• Fri
  • Aug 29, 2014
  • Updated: 9:10am
Occupy Central
NewsHong Kong
OCCUPY CENTRAL

Global Times warns Hong Kong could become the next ‘Ukraine or Thailand’

State mouthpiece known for bellicose editorials condemns sit-in protest in Central on Wednesday morning, says city must stay strong in face of upheaval

PUBLISHED : Thursday, 03 July, 2014, 2:25pm
UPDATED : Friday, 04 July, 2014, 9:14am

The state-run newspaper Global Times has warned its readers that Hong Kong faces becoming the next Ukraine or Thailand if it embraces a period of “political upheaval”.

The nationalist newspaper was responding to a sit-in demonstration in Central on Wednesday morning, ahead of an expected large-scale occupation in the near future.

In an editorial on Thursday, the newspaper condemned the hundreds of participants in the overnight sit-in on Chater Road, saying they posed a threat to Hong Kong’s rule of law.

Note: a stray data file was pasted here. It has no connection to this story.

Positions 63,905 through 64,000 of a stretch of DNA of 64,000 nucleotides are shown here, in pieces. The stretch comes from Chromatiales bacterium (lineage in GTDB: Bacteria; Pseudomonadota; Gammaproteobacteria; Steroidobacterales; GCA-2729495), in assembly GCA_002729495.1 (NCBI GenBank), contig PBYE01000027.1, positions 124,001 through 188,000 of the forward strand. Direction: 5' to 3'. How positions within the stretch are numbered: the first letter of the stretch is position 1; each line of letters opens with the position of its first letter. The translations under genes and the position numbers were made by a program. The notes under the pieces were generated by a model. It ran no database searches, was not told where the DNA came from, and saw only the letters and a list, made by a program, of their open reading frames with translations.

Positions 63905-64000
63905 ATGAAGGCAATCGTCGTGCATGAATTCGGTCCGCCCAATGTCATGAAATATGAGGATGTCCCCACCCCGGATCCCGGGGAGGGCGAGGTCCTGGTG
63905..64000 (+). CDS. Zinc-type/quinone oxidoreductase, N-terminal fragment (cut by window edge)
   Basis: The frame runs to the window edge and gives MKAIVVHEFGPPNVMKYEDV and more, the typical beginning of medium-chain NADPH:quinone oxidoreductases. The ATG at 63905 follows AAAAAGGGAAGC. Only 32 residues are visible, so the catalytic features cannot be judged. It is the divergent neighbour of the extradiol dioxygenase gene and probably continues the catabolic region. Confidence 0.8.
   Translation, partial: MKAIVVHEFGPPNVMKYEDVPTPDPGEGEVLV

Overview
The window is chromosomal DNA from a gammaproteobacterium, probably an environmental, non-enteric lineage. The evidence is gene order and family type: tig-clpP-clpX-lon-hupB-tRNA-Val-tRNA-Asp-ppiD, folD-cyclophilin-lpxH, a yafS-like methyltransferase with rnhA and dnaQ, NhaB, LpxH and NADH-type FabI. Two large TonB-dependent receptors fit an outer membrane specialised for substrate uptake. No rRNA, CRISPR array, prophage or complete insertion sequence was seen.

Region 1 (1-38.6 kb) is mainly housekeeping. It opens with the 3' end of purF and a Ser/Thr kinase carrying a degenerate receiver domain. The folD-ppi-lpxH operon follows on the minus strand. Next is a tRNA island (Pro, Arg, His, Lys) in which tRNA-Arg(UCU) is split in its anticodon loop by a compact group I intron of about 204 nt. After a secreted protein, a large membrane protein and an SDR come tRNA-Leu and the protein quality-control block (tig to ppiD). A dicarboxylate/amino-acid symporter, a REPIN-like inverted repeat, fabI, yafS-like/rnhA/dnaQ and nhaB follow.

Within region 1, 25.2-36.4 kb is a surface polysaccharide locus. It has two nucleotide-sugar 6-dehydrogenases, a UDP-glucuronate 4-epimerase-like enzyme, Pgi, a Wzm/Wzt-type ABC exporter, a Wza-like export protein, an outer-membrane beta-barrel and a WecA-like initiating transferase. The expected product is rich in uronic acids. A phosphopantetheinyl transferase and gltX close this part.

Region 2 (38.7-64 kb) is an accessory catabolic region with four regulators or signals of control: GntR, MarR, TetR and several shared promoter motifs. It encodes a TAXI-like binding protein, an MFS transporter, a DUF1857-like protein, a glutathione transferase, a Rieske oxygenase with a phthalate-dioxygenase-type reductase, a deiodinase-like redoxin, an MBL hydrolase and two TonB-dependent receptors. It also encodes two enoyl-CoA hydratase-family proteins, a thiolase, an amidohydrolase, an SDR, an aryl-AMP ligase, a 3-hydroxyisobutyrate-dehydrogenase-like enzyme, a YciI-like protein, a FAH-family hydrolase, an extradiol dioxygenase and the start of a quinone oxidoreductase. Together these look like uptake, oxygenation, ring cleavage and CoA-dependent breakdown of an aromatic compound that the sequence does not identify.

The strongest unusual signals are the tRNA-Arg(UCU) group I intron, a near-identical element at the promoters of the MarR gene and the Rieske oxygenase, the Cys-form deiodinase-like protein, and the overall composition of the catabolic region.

"Without the rule of law, Hong Kong could sink into the likes of Ukraine or Thailand and all kinds of dangerous phenomena could happen," it said.

“The radical opposition organisers had admitted that their action would be unlawful. But they still went ahead,” the state mouthpiece said, apparently making reference to non-violent civil disobedience, a protest tactic that is more than a century old.

“After [their arrest], some of the troublemakers even unreasonably pointed their fingers at the police for ‘using force’,” it continued, without offering further details.

Protesters including a district councillor accused the police of using excessive force, and police have admitted twisting demonstrators’ wrists, elbows and necks in order to incapacitate them.

The sit-in came after as many as 510,000 took to the streets to demand genuine democracy and express their anger at Beijing’s declaration of its authority over Hong Kong in a white paper.